Mr. Symonds smiles. “Only one fact—my life is coming to an end. I am in charge.”
“You are forty-four. You are sound in mind and body, going by your excellent medical reports. By most standards, one might call you a very successful businessman.”
” That, I am.”
“Can we celebrate my failure?” Dr. Zbig asks.
“How do you mean that?”
“Do you drink?”
“Not as a habit.”
“Neither do I. But you do have a drink once in a while.”
“I have a drink occasionally.”
Dr Zbig continues. “In a way, this is against the rules. My rule number one – never drink on the job. But, say, my job is over. Thirty-eight sessions with full cooperation from the patient, but I couldn’t help you in any way. Out of this door, you might swallow a mouthful of Campos or slash your wrists to fall asleep forever. Rule number two – never get friendly or personal with a patient. But after the end of therapy, I must admit we are friends. I can consider you my friend? You do know more about me than any other patients. That’s a fact.”
“We are friends, why not?” the patient says.
“So let’s celebrate my failure. I am a bit of boast. We are celebrating because I don’t fail so often and so completely, as in your case.” Dr. Zbig gets up from the chair and unlocks the walnut cabinet. He plants the Scotch bottle on his desk and brings out the spare water glasses and an ice tray from his office fridge.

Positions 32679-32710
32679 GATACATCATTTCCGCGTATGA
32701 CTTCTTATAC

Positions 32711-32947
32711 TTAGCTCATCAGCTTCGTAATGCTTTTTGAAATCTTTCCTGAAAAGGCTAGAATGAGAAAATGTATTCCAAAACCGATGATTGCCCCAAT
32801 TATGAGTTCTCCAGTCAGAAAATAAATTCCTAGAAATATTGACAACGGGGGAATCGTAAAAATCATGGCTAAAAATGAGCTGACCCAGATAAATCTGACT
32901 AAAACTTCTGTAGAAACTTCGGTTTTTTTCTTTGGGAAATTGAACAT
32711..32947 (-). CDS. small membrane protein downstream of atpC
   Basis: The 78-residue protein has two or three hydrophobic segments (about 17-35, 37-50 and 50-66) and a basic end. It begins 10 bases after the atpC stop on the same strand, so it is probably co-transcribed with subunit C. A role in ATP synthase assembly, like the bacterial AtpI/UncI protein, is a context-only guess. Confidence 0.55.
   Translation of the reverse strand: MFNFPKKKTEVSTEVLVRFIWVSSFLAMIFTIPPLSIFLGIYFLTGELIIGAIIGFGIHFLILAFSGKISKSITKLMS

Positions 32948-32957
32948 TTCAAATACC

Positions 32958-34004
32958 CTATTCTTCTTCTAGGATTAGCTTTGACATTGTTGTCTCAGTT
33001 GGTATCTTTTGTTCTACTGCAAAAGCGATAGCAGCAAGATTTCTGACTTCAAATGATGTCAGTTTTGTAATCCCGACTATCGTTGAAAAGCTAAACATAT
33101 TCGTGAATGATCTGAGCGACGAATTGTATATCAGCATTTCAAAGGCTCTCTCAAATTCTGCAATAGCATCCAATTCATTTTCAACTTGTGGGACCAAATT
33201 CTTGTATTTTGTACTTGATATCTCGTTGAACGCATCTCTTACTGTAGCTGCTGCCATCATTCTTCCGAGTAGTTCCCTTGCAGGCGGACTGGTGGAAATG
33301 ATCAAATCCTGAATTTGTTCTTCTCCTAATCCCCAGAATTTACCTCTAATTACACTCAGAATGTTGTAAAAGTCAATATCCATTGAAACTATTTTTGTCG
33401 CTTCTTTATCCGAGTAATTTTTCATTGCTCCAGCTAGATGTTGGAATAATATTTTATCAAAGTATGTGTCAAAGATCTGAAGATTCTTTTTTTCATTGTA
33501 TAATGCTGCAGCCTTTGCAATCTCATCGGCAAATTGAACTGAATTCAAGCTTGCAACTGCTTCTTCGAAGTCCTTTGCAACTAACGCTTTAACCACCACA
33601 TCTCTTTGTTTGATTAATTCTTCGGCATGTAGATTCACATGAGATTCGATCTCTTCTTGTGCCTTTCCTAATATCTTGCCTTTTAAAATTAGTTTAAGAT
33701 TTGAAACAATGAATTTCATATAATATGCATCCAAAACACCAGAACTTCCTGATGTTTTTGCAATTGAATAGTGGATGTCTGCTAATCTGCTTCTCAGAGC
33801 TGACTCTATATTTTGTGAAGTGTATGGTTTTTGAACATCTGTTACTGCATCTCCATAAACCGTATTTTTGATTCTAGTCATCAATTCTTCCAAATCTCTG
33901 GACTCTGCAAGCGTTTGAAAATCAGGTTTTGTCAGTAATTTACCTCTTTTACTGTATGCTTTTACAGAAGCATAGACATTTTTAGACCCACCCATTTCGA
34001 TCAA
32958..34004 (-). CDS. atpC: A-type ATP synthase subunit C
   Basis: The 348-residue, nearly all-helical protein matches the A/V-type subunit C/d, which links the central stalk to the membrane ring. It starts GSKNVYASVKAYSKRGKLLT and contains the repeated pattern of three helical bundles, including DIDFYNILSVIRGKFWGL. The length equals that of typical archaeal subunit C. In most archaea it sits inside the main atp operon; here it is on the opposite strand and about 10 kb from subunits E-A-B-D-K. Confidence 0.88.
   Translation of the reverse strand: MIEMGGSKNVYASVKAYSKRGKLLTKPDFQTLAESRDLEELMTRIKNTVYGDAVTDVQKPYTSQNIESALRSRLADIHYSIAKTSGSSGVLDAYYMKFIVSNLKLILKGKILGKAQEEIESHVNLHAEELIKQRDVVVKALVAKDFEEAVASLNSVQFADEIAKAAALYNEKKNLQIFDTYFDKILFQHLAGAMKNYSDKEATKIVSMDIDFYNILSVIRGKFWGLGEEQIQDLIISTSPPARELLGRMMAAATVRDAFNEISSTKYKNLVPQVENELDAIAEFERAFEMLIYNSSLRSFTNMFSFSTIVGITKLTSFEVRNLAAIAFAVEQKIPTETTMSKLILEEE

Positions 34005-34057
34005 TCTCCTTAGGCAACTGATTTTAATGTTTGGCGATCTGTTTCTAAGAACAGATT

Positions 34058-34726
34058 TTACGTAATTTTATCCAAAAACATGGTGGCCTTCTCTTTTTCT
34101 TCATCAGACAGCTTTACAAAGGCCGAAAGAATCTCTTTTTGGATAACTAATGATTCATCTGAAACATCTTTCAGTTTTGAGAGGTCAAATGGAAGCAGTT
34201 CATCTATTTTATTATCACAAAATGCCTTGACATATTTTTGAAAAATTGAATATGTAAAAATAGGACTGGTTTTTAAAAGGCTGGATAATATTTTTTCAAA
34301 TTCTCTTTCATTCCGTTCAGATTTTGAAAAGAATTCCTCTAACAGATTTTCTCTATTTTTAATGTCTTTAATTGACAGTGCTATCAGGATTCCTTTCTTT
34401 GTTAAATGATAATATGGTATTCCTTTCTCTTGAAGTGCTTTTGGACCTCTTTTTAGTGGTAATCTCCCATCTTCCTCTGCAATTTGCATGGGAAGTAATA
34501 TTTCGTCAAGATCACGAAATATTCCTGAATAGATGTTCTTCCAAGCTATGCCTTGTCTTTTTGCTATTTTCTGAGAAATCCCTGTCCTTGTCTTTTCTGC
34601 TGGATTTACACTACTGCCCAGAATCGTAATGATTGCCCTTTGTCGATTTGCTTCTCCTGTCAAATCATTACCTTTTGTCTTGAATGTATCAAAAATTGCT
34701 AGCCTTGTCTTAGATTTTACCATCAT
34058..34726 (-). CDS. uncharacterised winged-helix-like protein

“The man who gifted me the Blue Label Scotch told me—this is more precious than blood.” Dr. Zbig laughs as he points at the bottle. “His son, a boy of nine, had a compound fracture in his leg. A terrible car accident. Femur—his thighbone—broke into several pieces and slashed through the torn muscles and skin. After the boy was successfully operated on by the best orthopedic surgeons, I was consulted for the post accident trauma as a psychological precaution. Nothing. I did only two sessions with the boy. We mostly talked comics, Archie’s and Calvin and Hobbes and Batman. The boy didn’t need any psychological help at all. He is a perfectly normal lad now.”